The Socialist Party (PS) failed to overtake the PSD-CSD-PP, as polls earlier this year suggested it would. The party clawed its way back from the all-time low 25 percent support it had after its 2011 defeat to reach 38 percent in June, but it dived to 32.4 percent on election day. The feeble increase in deputies from 74 to 85 has led to immediate calls for António Costa, who was only installed as party leader a year ago, to resign.

The disastrous result confirms that the PS was unable to capitalise on the disaffection with the government despite years of deeply unpopular spending cuts, wage freezes and tax increases, record unemployment and massive emigration.

It was the PS which agreed to the €78 billion bank bailout in 2011 and the accompanying austerity measures and then signed up to the EU’s Budgetary Pact controlling public spending.

In a belated attempt to distance itself from the PSD-CSD-PP coalition and steal the ground from under the Left Bloc (BE) and the Democratic Unitarian Coalition (CDU)—comprising the Communist Party (PCP) and Green Party (PEV)—the PS proclaimed itself to be anti-austerity. It promised increased spending on health care and education, raising public-sector pay, reversing labour reforms and reviewing planned privatisations and cuts to corporate tax. Costa was lauded as a critique of the old guard.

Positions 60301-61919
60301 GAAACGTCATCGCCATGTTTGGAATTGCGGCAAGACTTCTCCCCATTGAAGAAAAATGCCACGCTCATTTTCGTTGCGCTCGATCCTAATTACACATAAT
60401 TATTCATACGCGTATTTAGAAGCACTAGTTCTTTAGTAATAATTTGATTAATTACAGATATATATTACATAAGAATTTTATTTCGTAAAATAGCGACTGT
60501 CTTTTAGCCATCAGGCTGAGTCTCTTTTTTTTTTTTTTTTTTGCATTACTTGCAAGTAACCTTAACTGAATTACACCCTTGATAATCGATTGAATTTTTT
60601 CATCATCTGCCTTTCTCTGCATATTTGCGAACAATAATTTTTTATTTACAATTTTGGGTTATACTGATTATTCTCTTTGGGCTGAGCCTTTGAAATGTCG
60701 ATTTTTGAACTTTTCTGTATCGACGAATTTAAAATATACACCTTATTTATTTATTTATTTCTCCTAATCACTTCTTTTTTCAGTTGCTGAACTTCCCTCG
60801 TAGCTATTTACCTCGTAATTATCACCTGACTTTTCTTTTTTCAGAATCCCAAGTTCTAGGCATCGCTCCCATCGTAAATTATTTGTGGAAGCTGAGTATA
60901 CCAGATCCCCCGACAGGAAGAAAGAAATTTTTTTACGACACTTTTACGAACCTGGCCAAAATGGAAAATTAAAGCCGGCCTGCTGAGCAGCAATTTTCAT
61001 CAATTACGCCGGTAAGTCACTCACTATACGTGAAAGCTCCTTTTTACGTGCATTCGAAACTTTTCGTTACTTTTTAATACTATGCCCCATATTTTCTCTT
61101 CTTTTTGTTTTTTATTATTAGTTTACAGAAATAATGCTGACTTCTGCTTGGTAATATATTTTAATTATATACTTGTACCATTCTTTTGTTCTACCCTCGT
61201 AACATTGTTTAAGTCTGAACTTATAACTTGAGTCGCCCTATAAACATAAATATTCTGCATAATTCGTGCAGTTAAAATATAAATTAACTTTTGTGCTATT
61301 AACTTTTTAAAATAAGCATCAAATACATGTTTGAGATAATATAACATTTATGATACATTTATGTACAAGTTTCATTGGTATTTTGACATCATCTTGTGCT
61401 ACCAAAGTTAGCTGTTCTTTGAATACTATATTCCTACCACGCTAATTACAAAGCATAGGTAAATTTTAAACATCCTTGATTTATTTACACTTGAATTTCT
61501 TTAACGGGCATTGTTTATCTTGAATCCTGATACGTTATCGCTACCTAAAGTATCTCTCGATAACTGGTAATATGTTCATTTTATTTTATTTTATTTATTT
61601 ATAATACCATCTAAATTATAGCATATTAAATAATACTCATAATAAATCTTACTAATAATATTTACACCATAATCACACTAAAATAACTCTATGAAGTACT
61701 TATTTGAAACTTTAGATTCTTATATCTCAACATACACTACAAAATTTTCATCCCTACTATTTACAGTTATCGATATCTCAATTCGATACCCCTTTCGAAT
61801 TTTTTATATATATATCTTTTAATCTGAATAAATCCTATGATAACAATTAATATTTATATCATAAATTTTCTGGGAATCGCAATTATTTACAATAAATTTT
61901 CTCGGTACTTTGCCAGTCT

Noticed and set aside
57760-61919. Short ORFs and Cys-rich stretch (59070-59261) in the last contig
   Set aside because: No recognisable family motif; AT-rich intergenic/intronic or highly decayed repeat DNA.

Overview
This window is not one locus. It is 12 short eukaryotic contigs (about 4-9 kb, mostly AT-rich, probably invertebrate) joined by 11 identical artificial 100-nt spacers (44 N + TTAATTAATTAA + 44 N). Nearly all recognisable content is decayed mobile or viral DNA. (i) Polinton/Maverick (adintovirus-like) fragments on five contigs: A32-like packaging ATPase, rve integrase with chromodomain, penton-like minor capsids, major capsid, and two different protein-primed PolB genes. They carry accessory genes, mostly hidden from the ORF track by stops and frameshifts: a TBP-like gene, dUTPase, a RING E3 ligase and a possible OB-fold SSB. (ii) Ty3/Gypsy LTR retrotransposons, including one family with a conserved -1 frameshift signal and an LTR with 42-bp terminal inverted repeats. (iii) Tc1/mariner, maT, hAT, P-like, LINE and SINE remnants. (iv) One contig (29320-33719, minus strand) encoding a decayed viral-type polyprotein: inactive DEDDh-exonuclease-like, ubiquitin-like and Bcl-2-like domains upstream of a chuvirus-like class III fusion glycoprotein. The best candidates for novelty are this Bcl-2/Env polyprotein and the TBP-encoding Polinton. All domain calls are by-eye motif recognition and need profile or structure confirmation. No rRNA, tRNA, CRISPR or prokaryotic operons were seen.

The main political beneficiary of disaffection with the two traditional parties was the BE, which despite predictions, doubled its share of the vote to over 10 percent (some 550,000 votes) and increased its seats from eight to 19.